Wonderful fable on innovation from Financial Hack:
"Japanese grocery stores had a problem. They are much smaller than their US counterparts and therefore don't have room to waste. Watermelons, big and round, wasted a lot of space. Most people would simply tell the grocery stores that watermelons grow round and there is nothing that can be done about it. That is how I would assume the vast majority of people would respond. But some Japanese farmers took a different approach. If the supermarkets wanted a square watermelon, they asked themselves, "How can we provide one?" It wasn't long before they invented the square watermelon.
The solution to the problem of round watermelons wasn't nearly as difficult to solve for those who didn't assume the problem was impossible to begin with and simply asked how it could be done. It turns out that all you need to do is place them into a square box when they are growing and the watermelon will take on the shape of the box.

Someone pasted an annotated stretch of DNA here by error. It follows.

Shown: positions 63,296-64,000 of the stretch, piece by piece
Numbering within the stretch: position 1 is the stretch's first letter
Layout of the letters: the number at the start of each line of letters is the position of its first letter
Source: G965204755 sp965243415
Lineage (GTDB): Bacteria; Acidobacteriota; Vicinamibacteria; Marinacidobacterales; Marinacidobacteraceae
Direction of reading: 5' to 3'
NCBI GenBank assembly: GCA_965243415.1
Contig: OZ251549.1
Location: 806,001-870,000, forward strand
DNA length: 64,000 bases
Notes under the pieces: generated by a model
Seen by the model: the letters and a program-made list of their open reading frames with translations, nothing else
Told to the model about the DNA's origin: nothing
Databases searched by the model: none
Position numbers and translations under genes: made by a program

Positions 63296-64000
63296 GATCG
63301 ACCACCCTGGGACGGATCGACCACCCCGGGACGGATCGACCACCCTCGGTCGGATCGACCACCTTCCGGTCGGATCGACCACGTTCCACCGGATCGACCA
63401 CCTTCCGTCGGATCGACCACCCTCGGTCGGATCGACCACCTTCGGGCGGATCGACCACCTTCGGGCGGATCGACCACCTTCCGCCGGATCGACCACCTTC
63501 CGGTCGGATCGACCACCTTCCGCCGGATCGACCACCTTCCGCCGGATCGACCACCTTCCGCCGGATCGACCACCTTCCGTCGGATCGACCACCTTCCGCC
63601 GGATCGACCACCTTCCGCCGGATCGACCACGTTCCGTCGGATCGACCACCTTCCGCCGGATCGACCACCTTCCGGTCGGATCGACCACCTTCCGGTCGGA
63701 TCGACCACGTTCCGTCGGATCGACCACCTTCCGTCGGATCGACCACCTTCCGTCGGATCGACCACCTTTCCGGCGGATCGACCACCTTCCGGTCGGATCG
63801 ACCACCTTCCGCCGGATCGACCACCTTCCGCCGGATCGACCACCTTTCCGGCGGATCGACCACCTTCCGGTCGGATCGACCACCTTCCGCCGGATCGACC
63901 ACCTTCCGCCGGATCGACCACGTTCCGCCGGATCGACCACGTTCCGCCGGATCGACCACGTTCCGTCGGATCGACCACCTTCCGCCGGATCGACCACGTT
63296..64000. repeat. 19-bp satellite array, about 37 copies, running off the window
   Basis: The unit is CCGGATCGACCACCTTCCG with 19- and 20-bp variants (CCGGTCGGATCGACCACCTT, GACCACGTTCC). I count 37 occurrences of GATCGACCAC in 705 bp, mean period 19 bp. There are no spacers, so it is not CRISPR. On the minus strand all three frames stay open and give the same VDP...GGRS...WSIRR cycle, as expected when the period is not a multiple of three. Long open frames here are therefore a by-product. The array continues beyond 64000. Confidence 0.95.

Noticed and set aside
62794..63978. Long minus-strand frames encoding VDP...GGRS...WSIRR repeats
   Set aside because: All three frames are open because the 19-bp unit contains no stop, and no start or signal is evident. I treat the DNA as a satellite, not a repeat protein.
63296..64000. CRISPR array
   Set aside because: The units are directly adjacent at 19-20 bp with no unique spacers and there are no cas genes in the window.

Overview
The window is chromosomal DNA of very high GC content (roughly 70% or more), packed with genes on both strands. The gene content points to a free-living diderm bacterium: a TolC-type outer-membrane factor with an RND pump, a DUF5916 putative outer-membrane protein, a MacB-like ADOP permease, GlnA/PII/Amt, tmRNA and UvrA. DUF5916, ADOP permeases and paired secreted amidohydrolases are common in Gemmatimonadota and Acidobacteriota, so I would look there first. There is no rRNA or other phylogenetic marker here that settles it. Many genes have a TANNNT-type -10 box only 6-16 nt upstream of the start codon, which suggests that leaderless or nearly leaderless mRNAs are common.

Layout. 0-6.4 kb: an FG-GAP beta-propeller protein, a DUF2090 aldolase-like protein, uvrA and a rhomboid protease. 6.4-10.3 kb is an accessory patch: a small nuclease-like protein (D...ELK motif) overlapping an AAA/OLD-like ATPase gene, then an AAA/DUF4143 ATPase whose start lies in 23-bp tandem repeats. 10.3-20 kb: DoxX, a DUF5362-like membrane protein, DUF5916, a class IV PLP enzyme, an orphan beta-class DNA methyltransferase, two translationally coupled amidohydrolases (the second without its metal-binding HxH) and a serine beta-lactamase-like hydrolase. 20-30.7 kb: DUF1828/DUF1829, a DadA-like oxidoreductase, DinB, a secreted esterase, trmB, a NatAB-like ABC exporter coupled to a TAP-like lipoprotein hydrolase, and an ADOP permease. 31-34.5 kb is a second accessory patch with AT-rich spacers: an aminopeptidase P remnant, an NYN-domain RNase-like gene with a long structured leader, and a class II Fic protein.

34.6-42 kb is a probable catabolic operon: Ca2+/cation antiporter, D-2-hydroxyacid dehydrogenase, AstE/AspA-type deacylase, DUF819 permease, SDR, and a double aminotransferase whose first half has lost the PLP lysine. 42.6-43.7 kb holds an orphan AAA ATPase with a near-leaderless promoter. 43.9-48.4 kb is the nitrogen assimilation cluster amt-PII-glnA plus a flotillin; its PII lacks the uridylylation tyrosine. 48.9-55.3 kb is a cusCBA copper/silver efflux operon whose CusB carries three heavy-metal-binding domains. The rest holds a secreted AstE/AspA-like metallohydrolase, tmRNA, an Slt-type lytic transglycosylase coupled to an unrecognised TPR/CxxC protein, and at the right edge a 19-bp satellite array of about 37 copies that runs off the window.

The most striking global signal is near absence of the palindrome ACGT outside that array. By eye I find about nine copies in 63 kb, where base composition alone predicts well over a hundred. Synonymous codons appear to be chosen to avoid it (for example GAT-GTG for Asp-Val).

This made the grocery stores happy and had the added benefit that it was much easier and cost effective to ship the watermelons. Consumers also loved them because they took less space in their refrigerators which are much smaller than those in the US meaning that the growers could charge a premium price for them.
What does this have do with anything besides square watermelons? There are a few lessons that can you can take away from this story which help you in all parts of your life.
Tim Leberecht is the CMO of frog and the publisher of design mind.